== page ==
by Damon Boughamer
Public Radio Capitol News, serving Pennsylvania
Harrisburg, Penna. (PRCN, 9 April 2007) – As lawmakers return to Harrisburg for spring and summer work, the Rendell administration continues to talk up its vision for near-universal health care coverage.
National experts are watching to see what states do in this policy area.
From Massachusetts and Vermont to New York and California, states are examining what one expert calls the "three A's" – access, affordability and adequacy.
Conceptual discussions prevail in some places while implementation is under way in others.
Ed Haislmaier is a health policy expert at the Washington-based Heritage Foundation.
He says it's no surprise that states are taking on health care, given federal inaction and the high stakes.
"It doesn't matter if you're the governor or one of the governor's appointees or a legislator. It doesn't matter, pretty much, what state you're in. And it doesn't matter whether you're a Republican or a Democrat or a liberal or a conservative. You've got a state budget that, in most cases, you have to balance. And it's got three things in it: health spending, education spending and everything else. And the first one is eating the other two," Haislmaier says.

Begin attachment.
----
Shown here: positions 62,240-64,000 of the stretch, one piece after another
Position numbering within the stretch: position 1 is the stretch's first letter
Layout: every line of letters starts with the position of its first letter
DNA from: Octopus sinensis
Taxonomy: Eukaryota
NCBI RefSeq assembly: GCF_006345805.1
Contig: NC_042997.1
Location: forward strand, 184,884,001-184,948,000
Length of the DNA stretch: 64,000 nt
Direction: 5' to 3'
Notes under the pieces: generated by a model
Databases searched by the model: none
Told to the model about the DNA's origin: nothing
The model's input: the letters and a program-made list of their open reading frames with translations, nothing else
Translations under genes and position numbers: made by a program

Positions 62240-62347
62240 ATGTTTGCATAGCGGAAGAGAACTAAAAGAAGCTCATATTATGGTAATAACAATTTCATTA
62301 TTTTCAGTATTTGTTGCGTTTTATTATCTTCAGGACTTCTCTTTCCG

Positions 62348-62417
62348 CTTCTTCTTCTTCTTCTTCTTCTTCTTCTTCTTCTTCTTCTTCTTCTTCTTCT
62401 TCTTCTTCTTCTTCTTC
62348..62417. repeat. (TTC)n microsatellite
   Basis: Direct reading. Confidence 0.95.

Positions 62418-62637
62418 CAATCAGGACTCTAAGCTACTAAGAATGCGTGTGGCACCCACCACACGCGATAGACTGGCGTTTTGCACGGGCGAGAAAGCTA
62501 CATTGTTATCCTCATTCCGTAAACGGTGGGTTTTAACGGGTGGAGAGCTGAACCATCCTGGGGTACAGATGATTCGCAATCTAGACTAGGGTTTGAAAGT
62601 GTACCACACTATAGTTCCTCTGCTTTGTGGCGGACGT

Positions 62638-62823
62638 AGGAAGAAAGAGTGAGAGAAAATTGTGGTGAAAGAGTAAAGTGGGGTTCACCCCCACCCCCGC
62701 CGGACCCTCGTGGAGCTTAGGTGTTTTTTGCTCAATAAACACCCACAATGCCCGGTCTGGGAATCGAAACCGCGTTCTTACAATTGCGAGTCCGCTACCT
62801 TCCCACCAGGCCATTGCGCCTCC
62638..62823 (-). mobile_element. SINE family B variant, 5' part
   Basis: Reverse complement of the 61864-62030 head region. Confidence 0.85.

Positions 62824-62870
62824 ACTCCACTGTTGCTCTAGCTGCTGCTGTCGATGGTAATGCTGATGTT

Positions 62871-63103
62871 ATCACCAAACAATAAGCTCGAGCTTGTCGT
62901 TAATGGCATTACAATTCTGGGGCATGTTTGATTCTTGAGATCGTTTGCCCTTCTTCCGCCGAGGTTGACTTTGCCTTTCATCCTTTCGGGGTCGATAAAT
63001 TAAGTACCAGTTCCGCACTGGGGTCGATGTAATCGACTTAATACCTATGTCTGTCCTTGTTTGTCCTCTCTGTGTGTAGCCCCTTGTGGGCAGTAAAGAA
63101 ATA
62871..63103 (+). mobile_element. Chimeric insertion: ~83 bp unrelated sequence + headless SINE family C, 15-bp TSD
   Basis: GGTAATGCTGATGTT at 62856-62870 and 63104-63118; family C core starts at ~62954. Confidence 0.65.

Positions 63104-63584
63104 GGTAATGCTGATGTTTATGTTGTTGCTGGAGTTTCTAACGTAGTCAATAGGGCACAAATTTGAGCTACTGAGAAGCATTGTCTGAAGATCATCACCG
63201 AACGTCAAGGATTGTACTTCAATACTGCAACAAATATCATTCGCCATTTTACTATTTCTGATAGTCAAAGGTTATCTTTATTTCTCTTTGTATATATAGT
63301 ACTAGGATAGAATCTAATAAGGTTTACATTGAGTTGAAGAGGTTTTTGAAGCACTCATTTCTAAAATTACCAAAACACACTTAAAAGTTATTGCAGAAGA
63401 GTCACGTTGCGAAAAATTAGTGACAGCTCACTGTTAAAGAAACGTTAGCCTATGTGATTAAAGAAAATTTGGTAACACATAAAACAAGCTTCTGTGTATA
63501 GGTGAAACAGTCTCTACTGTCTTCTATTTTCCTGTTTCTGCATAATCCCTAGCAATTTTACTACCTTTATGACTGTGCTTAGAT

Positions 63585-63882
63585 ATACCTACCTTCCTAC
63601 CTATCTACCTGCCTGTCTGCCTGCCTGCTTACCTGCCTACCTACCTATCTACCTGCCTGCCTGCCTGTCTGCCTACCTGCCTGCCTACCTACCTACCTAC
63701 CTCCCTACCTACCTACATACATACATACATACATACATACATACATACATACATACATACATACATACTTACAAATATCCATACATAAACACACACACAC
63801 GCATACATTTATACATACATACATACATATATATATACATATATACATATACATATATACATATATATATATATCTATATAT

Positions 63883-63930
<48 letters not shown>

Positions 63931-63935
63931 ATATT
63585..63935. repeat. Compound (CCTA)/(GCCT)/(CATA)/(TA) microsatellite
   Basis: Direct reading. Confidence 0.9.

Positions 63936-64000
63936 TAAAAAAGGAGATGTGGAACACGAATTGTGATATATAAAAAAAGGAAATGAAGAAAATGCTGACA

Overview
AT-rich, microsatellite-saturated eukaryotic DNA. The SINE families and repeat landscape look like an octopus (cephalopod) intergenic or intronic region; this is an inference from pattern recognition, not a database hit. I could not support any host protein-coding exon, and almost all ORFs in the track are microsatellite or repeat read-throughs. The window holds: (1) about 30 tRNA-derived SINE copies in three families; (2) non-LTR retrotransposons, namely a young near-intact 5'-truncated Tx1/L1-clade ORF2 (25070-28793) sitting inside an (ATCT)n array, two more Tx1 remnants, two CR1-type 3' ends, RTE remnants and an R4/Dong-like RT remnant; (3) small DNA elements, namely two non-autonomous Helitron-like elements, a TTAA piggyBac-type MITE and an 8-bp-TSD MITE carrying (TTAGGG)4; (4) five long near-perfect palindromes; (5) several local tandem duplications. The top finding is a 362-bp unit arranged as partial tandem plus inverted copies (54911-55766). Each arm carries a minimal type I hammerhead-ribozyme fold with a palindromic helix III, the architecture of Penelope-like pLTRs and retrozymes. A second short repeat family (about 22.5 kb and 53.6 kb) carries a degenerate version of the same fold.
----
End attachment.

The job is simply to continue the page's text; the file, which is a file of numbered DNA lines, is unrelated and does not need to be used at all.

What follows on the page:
The Kaiser Family Foundation is hosting a series of state-centric health care discussions at www.kaiserfoundation.org/healthcast.
Rendell's "Prescription for Pennsylvania" includes a statewide indoor smoking ban, a higher cigarette tax, new taxes on cigars and smokeless tobacco and a three-percent payroll assessment for companies that don't offer insurance.